# 1D->2D pose estimation - detect 2D camera location

I believe I am off the track. I need to achieve something like a 1D->2D pose estimation, which I was hoping to be able to reduce to the 3D pose estimation problem, to which widely used solutions exist, such as OpenCVs `solvePnP()`

implementations.

What I am trying to solve:
My camera is point _along a surface_, i.e. it doesn't sees the surface from the side and sees everything that is on the surface. That means, I already know the z-coordinate which is `z=0`

.
I have 2 cameras pointed at the surface and I want to detect objects on the surface by intersecting their projection lines. But for that, I need to know the 2D location of my cameras with respect to the 2D coordinate system of the surface.

The cameras are fixed, so I should be able to determine each of their location by placing objects on the surface in a known setup, and from the object positions on the image, determine the camera location. Although my camera images are 2D, I think I can treat them to be 1D, because the objects will be all on the same y-axis. (Assuming leveled and aligned camera setup).

By that, I believe that the problem I need to solve is somethingl ike a **1D->2D pose estimation**.

I can't find a geometrical solution to figuring out the 2D location from a known set of 1D points, so I was trying to use `solvePnP()`

, feeding it only the dimensions I need. I have calibrated my camera to get the camera matrix and distortion vector, and also applied `solvePnP()`

in 3D space - which gave me okay results and showed me that my implementation seems alright.

But when I provide the 1D image points (i.e. points which all have the same y-coordinate), the result is not usable. I was lucky to use once points with slightly different y-coordinates, which actually produced a valid camera location in world coordinates (`z`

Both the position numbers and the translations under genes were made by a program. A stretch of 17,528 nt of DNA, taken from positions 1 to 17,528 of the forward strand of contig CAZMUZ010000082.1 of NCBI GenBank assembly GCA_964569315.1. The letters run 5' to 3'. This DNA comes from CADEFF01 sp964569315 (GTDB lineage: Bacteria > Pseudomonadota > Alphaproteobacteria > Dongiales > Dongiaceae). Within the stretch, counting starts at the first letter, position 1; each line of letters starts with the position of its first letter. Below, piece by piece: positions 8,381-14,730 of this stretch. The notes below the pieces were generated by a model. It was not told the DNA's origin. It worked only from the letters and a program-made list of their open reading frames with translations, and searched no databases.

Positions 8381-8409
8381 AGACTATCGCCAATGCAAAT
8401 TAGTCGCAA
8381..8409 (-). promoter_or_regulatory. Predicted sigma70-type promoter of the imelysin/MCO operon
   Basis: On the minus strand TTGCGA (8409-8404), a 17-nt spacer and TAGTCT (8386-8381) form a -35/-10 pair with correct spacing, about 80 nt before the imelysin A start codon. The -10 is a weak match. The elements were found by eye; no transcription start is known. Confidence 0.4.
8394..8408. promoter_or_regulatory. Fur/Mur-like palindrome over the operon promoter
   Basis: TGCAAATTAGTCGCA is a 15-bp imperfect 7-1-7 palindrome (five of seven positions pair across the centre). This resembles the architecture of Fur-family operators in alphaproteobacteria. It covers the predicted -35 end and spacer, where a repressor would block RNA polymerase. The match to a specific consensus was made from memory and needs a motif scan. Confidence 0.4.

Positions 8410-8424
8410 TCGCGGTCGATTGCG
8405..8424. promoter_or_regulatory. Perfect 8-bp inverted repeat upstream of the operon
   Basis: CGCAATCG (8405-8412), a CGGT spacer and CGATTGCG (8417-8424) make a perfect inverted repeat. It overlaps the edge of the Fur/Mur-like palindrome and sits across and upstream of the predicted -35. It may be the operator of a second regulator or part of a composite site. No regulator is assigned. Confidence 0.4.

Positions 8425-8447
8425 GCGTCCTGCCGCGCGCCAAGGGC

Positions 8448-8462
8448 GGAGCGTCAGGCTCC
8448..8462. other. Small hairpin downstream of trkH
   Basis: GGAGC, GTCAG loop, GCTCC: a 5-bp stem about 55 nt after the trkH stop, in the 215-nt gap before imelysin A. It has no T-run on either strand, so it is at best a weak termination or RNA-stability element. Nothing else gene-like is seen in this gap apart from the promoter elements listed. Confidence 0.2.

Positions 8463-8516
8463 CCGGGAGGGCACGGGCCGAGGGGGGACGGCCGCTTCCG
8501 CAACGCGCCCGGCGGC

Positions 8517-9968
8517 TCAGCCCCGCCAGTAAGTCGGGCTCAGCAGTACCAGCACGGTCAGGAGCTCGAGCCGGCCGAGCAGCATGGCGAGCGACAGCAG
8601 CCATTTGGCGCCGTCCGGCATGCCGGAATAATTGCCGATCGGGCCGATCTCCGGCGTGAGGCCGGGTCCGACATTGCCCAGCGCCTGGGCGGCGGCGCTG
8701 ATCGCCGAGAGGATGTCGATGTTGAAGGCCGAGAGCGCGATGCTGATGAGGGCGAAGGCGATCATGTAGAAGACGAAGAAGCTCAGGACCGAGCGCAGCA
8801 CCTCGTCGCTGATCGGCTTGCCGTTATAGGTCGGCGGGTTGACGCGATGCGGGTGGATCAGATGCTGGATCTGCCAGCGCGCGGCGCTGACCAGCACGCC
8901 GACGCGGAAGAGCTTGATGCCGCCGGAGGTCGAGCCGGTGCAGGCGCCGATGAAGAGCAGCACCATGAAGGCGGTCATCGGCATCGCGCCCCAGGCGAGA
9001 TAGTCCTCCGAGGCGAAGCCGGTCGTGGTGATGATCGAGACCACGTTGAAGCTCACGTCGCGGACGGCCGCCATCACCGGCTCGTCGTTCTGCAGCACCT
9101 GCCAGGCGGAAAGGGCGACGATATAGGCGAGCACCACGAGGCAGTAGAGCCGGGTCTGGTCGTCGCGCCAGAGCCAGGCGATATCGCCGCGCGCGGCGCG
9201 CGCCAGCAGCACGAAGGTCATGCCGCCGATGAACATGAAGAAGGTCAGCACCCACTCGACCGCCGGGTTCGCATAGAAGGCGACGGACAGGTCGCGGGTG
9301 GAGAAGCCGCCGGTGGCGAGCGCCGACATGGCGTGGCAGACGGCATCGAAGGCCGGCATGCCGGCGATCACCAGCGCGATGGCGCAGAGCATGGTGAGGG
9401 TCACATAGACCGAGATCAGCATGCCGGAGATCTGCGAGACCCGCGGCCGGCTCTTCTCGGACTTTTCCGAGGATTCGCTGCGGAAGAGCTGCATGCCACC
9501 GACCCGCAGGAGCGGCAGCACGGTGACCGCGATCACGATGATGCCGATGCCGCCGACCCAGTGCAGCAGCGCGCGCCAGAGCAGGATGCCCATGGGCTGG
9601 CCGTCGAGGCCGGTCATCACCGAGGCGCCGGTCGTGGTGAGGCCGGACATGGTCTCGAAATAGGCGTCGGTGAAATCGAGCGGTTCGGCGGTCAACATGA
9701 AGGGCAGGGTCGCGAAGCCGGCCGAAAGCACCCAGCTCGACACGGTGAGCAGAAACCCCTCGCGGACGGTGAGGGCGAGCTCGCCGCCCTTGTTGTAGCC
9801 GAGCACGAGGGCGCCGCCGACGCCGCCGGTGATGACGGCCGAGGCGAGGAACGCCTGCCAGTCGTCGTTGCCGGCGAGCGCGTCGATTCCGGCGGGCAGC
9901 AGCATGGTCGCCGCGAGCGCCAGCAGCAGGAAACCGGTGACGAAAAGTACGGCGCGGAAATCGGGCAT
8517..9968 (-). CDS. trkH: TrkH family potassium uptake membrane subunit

was near zero). So I think this is exactly a limitation of the PnP solutions, that they need some assymetry in the image points. Using them as 1D points puts them all on the same line, which can't help the solvers.

But now, what can I do? Shouldn't the 1D-2D pose estimation be a more simple to solve problem than the 2D-3D one? Can anyone help me to think of a geometrical solution or guide me to some other way of interpreting the **problem of locating objects on a surface**?

Any feedback, hints, discussions are highly appreciated!

Below am providing some sketches to (hopefully) illustrate the setup and how I am trying to solve it with pose estimation.

The world, looking at the surface from the top, and from the side (as the camera).

`C`

: The camera, with it's measured real world location around (20,-340).`o<N>`

: object points 1-4. These could be some pins or anything.- x/y/z: The world coordinate system, how I define it.
- FOV ...

4 points in a line is a degenerate configuration for PnP pose estimation problem. You are feeding it points on a line and behind it would have to solve for 3D translation + 3D rotation.

What do you want to estimate? Translation

`tx`

and`ty`

? Orientation? If the camera image plane is parallel to the surface, probably you should look at affine transformation.Yeah, that approach just doesn't seem to work. I am seeking for tx/ty - rotation is not needed I believe. Though the camera image plane is orthogonal to the surface, i.e. the camera z-axis is _in/on_ the surface.

Isn't actually all I want to do triangulation? I could know the angles to my known beacons, and from only 3 known beacons I should be able to determine the exact position. Does that fit with the camera and projection models?

If you just want

`tx`

and`ty`

, a single point should be enough. If the point is centered in the image,`tx`

and`ty`

are zero.So, use the

`x`

and`y`

coordinates, with the camera intrinsics transforms to the camera normalized frame (from pixel to meter). Scale by`tz`

to have the final translation.Else I did not understand your problem.

Are you suggesting that I can figure out the camera x/y position by viewing one point? That doesn't make sense to me. I want to determine the x/y position of the camera on a surface. Surely, one point isn't enough and neither are 2. Essentially, I believe it comes down to the Snelliusâ€“Pothenot problem.

Only if you don't care about the orientation, and if you already know

`tz`

.